Do midday naps benefit children? – Medical News Bulletin

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A recent study assessed the cognitive, behavioral, psychological, and metabolic benefits of naps in children.

Poor sleep affects physical, mental, and psychological factors in children. Napping may be valuable in insufficient sleep compensation and reduction of daytime sleepiness.

Napping is practiced as part of a healthy lifestyle in China, among all age groups. In most Chinese schools, students start their classes at 8:00 am and finish at 4:15 pm. During the day they have a long lunch break, during which they typically take a post-lunch nap either at home or at school.

To investigate the benefits of naps in children, researchers collected information from 2,928 children from the China Jintan Preschool Cohort Study, a study that followed toddlers through to adolescence, to investigate the influence of various environmental health factors on long-term health outcomes. For this study, children in grades 4-6 reported how often and how long they usually took a midday nap. The researchers assessed children’s cognitive abilities, behavioral outcomes, and psychological well-being. The results of the study were published in the journal Sleep.

Students in grade 6 had more frequent (4-5 times per week) naps of 31-60 minutes compared to other grades, with a slightly higher percentage reported by girls. Students who took frequent and prolonged naps showed a significant improvement in academic achievements and IQ tests, especially those in grade 6. Children who napped more than three times per week for at least 31 minutes improved their school performance. Verbal IQ was 7 points higher in these students, however, there was no discernable difference in performance IQ.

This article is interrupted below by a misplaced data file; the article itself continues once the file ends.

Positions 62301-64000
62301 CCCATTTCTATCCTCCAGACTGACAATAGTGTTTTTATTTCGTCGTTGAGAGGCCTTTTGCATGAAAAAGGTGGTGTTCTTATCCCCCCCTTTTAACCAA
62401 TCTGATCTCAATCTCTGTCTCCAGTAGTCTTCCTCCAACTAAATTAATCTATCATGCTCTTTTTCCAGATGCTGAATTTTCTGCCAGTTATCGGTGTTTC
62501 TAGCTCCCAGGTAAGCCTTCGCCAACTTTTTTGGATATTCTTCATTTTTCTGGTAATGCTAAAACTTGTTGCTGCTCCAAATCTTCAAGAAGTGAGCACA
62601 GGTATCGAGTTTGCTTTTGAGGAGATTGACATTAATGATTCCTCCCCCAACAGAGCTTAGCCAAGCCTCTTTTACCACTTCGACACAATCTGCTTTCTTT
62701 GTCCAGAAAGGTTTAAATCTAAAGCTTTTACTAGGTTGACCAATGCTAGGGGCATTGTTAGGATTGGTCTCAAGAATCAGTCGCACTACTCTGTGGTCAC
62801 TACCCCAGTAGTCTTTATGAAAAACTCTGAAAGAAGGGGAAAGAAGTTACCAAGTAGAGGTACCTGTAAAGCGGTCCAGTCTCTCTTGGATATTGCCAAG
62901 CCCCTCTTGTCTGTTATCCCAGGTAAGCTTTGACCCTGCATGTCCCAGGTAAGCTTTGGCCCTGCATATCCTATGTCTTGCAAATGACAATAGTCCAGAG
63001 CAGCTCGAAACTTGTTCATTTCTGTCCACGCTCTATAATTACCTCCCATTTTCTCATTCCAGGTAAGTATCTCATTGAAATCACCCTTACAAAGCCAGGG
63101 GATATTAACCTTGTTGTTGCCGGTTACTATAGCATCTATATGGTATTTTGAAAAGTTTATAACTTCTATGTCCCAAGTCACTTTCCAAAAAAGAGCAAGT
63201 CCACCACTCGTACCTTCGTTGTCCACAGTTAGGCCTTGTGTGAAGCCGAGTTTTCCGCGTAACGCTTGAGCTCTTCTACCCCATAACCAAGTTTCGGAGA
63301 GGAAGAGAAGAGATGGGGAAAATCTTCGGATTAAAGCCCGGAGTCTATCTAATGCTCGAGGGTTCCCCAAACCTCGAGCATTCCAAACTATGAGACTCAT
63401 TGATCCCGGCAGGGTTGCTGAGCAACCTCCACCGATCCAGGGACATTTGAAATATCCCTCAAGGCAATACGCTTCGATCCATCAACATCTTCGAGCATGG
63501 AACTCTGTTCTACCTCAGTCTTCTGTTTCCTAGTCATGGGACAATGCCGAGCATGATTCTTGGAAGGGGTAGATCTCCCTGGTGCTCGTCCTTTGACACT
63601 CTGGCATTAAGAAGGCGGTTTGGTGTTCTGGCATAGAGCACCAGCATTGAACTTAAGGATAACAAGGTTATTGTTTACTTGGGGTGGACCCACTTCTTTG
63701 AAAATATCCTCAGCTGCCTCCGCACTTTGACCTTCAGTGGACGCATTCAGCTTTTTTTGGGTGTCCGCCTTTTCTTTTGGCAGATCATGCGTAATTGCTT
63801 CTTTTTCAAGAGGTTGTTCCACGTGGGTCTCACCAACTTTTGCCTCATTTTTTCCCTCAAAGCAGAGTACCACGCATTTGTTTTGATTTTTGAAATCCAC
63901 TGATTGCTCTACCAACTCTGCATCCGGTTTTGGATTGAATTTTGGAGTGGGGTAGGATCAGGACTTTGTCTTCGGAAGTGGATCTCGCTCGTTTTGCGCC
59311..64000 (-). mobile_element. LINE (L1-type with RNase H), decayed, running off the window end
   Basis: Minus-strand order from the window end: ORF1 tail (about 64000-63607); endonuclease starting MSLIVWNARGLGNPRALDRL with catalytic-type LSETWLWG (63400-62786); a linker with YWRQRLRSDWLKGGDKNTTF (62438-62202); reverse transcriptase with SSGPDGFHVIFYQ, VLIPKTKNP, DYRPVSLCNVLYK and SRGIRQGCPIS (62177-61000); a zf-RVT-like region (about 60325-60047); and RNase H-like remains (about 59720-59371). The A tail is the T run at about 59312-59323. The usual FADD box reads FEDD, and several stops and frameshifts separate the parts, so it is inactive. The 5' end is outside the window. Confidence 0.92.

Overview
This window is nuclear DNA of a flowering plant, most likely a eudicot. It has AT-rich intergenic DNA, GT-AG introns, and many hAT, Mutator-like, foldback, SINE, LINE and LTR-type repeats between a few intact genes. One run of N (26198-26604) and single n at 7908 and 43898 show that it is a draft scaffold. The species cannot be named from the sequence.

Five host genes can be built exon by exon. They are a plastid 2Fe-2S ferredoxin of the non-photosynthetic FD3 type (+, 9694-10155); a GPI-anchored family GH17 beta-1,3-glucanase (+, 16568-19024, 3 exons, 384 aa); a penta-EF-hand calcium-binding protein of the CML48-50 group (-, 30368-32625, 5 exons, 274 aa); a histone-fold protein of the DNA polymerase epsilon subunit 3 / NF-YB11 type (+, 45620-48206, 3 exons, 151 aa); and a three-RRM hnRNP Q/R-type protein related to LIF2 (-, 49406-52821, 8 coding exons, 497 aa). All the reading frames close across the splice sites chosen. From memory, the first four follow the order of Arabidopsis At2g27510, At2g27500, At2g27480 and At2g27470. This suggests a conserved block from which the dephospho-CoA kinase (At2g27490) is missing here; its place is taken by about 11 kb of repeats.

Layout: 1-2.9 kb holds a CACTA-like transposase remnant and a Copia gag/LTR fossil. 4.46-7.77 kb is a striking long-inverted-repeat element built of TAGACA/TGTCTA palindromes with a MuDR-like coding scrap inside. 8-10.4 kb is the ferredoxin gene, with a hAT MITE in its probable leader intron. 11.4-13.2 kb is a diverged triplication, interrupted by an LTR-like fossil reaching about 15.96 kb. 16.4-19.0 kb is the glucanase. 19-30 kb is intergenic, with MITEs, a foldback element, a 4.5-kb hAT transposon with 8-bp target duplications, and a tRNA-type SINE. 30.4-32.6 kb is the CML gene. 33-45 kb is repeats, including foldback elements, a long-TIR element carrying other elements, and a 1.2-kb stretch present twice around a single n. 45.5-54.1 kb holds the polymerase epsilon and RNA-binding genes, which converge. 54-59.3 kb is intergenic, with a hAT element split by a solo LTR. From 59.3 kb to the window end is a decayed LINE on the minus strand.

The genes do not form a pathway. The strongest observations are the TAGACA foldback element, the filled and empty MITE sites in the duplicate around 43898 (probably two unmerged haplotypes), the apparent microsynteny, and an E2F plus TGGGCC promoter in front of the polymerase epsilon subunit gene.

Napping was also associated with markers of psychological well-being such as grit, self-control, and happiness. Children who reported the most frequent and longest naps scored higher for these psychological markers. However,  students in 6th grade had minor changes in marker “happiness” in comparison with non-nappers, which the researcher suggested may be linked to academic pressure and exam preparation. Children who napped at least 3-4 times a week showed a considerable reduction in emotional and behavioral problems.

The researchers suggest that further research is needed for a better understanding of why children of better-educated parents nap more; if the distance from home to school affects nap frequency and duration; or if naps are linked to culture and personality.

Written by Anna Otvodenko

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Reference: Liu, J., Feng, R., Ji, X., Cui, N., Raine, A. and Mednick, S. (2019). Midday napping in children: Associations between nap frequency and duration across cognitive, positive psychological well-being, behavioral, and metabolic health outcomes. Sleep.

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